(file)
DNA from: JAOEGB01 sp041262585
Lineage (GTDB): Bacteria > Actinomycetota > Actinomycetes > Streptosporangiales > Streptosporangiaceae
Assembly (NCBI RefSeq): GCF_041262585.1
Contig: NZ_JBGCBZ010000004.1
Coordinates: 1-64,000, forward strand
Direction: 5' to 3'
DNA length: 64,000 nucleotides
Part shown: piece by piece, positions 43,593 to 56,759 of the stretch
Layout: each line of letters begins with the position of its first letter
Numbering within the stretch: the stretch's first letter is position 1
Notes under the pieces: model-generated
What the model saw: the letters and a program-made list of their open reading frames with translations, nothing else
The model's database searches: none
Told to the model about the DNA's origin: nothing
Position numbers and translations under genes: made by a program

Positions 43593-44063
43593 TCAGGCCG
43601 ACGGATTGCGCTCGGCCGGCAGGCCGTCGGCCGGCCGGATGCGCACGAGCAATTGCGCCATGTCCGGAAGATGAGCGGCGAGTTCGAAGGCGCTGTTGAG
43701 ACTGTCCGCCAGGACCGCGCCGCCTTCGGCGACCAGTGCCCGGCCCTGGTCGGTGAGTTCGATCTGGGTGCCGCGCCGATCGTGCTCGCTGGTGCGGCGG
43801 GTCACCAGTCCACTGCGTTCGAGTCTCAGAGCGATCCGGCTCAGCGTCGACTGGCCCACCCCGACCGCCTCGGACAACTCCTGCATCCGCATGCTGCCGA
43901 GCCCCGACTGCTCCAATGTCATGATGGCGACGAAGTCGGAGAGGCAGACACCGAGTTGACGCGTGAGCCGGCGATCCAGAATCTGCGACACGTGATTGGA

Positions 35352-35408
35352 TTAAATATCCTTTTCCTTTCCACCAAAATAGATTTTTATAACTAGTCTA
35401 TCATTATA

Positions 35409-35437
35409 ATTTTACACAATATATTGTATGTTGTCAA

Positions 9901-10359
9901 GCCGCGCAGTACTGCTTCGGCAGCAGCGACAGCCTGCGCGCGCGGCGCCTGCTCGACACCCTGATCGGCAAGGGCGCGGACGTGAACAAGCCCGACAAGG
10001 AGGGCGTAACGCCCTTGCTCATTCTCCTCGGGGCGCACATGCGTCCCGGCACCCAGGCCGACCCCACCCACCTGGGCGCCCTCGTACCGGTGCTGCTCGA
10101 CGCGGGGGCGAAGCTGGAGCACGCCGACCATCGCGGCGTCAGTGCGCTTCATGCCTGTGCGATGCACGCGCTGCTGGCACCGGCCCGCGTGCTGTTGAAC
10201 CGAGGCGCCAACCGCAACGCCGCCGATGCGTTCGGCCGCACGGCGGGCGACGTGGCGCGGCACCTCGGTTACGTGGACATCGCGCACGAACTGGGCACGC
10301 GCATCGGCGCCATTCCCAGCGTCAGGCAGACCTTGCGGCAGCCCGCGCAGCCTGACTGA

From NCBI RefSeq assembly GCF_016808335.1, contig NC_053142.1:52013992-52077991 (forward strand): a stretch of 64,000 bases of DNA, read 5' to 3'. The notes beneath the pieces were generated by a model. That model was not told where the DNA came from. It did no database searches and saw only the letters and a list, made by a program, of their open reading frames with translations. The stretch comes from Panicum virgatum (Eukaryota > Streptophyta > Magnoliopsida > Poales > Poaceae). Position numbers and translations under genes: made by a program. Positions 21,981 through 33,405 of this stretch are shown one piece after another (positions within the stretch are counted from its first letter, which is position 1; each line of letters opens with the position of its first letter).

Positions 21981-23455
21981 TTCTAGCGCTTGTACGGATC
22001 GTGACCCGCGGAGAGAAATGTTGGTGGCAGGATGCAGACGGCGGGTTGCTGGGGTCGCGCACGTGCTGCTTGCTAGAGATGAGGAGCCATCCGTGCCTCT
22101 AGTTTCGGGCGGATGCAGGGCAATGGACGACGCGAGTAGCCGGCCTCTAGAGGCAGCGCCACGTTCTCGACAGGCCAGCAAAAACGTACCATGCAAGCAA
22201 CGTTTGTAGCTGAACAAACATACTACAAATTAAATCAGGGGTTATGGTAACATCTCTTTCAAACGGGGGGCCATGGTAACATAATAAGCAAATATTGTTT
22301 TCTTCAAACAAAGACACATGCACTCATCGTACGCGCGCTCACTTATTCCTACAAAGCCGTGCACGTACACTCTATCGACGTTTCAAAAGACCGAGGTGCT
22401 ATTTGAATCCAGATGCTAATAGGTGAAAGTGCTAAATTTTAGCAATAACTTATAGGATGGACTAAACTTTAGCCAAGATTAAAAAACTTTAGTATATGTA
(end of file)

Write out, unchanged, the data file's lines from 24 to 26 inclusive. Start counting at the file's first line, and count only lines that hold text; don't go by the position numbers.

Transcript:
35401 TCATTATA

Positions 35409-35437
35409 ATTTTACACAATATATTGTATGTTGTCAA